I’ve previously covered that machines can’t write better than humans, and many copywriters I regard tend to agree. That’s likely of no use to you if you can’t find the words, have a business to run and grow, and are DIY-ing your content. Business growth takes longer and may not take the corner smoothly without marketing, which means creating useful content and putting ourselves out there into the public realm. How do we do this when we believe we aren’t creative?

Recreating ourselves

Productivity and creativity hacks are hot news in the entrepreneur world. In his book Creativity: Flow and the Psychology of Discovery and Invention, psychologist Mihaly Csikszentmihalyi asserts creative people tend to have these completely choice-driven and learnable constitutions:

  • Intelligence: the perfect dance partner for creativity. The Handbook of Creativity, written by Csikszentmihalyi with Getzels (1972), purports that creativity and intelligence may represent different processes, and intelligence may be required in varying degrees in different fields of creative endeavour. Alongside mental acuity and knowledge, which many of you are in your field, cracking the creativity safe means being open to new possibilities and pathways.
  • Energy: Creativity requires physical and mental energy in partnership with adequate time to think quietly and reflect. Part of the reason we sit in resistance to creating our unique content is that we don’t nurture our creative mind. 
  • Discipline: Commit to practising every day with the same intention you had when you first began learning your profession to become knowledgeable and accomplished. Creativity doesn’t knock on the doors of those who kick back and wait.

“It’s like opening a door that’s floating in the middle of nowhere and all you have to do is go and turn the handle and open it and let yourself sink into it. You can’t particularly force yourself through it. You just have to float. If there’s any gravitational pull, it’s from the outside world trying to keep you back from the door.”
— Susan Perry and Mihaly Csikszentmihalyi (1999), Writing in the Flow State 

Making time for it

If you need a reason to simply start right now, Csikszentmihalyi says that, in terms of mastery, it typically takes someone ten years of acquiring technical knowledge by immersing themselves in a discipline before they create anything significant. We get better every time we regularly have a go at something. It took me seven years to gracefully ease in and out of a headstand, hold it for 20 seconds, and not experience whiplash symptoms after. Set yourself up to concentrate, avoid interruptions and hone by practice, practice, practice.

Taking care of ourselves first

I sincerely appreciate Scott Oldford’s ways, particularly his ROI approach, and his social media has quite a different feel to his other content. He’s carved out a sweet life for himself through entrepreneurial pursuits and walks every day in beautiful nearby bushland, claiming it’s a wellspring for of inspiration, mindset, productivity and overall energy.

Walks outside, yoga, power naps, baking, weightlifting, martial arts, meal preparation, meditation, and Emotional Freedom Techniques. Find whatever it is that you can fit into your schedule that is another form of creativity, activity, exercise or rest that keeps you feeling good in your body and sustains you. The only one that is truly a must for every one of us, every day if possible, is an outdoor walk.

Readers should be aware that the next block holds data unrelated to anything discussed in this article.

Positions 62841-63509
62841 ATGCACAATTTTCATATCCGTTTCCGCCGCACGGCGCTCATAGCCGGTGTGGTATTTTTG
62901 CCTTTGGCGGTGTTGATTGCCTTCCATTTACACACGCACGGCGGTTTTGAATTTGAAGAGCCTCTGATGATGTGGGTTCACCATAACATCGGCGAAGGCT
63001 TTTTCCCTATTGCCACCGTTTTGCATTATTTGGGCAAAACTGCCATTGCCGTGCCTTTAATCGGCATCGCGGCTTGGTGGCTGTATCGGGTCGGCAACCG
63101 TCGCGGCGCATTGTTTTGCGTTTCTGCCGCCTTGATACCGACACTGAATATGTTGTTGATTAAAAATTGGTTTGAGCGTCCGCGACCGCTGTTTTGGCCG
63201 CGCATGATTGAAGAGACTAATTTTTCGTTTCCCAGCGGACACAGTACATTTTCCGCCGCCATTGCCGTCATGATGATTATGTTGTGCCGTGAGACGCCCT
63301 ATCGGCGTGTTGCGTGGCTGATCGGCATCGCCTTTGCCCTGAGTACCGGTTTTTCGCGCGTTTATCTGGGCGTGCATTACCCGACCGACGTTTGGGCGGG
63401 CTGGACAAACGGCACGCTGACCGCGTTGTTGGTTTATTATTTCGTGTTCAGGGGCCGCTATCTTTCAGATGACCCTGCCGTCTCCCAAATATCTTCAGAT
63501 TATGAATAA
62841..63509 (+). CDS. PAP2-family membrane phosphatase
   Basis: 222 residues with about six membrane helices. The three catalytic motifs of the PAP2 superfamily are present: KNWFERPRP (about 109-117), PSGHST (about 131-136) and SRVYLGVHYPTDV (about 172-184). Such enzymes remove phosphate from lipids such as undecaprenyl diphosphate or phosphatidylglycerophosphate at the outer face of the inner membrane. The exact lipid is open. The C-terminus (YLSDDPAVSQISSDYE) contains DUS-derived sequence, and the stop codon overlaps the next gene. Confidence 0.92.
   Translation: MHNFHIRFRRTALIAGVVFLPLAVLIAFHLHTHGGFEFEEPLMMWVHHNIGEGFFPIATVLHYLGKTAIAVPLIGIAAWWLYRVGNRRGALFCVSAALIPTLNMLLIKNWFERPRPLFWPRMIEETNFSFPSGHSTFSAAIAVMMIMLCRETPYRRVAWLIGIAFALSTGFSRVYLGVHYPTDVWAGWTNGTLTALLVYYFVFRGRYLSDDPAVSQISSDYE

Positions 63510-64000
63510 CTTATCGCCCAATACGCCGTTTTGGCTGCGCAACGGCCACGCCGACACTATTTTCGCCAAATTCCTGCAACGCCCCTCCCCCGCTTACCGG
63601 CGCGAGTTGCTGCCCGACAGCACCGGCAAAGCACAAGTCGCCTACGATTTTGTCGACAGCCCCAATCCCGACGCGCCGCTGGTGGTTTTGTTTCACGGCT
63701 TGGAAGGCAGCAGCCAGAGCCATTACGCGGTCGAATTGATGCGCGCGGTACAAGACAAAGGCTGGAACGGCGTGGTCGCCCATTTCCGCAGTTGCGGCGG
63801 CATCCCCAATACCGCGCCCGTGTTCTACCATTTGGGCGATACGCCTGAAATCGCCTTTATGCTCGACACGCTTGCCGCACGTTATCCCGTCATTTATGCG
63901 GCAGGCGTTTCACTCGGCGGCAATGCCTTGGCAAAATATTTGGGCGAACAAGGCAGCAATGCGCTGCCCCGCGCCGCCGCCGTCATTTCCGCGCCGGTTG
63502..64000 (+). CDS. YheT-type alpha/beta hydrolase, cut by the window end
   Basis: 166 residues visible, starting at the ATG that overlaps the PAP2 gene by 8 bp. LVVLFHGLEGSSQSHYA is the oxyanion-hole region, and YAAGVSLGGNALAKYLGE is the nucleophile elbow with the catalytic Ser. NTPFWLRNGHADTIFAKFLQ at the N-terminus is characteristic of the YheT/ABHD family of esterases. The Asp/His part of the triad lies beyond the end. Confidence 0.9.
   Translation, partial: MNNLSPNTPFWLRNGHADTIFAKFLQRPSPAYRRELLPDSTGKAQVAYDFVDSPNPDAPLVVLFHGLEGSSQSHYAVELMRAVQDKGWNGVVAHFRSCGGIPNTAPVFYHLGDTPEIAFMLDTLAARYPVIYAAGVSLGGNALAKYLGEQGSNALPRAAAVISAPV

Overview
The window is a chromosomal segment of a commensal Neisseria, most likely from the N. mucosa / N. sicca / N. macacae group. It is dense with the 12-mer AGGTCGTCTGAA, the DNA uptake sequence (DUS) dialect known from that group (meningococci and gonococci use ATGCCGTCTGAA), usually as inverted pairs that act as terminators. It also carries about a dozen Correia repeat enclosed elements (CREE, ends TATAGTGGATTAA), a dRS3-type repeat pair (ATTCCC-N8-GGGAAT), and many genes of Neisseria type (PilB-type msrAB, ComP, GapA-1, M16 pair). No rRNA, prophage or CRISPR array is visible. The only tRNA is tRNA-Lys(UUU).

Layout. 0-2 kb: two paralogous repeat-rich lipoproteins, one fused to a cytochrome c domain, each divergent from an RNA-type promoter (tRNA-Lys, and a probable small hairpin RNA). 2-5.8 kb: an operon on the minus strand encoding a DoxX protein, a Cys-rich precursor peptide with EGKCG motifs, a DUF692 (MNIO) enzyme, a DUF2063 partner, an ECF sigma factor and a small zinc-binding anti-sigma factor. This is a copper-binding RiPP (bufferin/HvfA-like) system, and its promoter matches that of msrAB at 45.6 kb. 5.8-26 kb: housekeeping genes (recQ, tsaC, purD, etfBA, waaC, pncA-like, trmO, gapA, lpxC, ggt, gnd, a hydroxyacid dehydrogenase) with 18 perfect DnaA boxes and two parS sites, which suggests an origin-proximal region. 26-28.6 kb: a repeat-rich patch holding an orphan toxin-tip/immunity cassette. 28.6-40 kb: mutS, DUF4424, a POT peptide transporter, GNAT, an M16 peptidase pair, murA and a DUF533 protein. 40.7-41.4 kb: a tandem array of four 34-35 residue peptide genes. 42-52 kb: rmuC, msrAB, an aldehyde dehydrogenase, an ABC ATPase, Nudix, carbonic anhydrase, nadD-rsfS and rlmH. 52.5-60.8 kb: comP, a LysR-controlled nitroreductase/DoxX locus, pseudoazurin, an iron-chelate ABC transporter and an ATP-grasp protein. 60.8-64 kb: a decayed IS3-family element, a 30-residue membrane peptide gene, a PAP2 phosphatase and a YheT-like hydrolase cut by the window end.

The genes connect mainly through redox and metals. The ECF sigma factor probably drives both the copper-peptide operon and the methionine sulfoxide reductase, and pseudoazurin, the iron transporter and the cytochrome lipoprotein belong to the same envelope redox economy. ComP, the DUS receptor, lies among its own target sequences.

Releasing content we don’t exactly love

Or more to the point, moving past that wretched inner critic that tells us our creation is sub-par. It’s fear, imposter syndrome, all the things. I took my original website down in 2021. I’d moved interstate back home to be with family at the end of 2020, and I was in below-average mental strength for obvious reasons we all endured, some of us with greater dignity than others. 

When I pulled myself together and was working in copywriting and marketing again which came about from word of mouth and a substantive part-time role I landed, I decided to relaunch a site, and start creating my own content again with growth as my aim. My old site had had it’s day, and I’m a completely different person to 2017, so I sought a web developer to rebuild one for me. 

I didn’t have much of my own content on the original. Writing for others for work makes it’s harder to craft time to write and release what I want to say. When cruising through Google drive folders from my first site for reflection and maybe some inspiration, I found half a dozen, mostly finished blog posts I didn’t complete and publish. 

Because I didn’t think they were good enough.
Because I was new to copywriting and freelancing and thought I had no authority.
Because I cared too much about what people thought.

Keeping a notebook for productivity and creativity

Different to journaling and stream-of-consciousness writing, I keep a notebook in the same vein as Joan Didion describes in Slouching Towards Bethlehem. “At no point have I ever been able to successfully keep a diary; my approach to daily life ranges from the grossly negligent to the merely absent, and on those few occasions I have tried to record a day’s events, boredom has so overcome me that the results are mysterious at best”.

“So the point of my keeping a notebook has never been, nor is it now, to have an accurate factual record of what I have been doing or thinking”. 

Whether digital or physical, it doesn’t have to be neat, sensical or pretty. Note-taking is just for you to promote productivity and creativity.

“…for however dutifully we record what we see around us, the common denominator of all we see is always, transparently, shamelessly, the implacable ‘I’”. 

Creativity is all of life. It not only makes content creation easier, it catalyses happiness.

Want to write like this?

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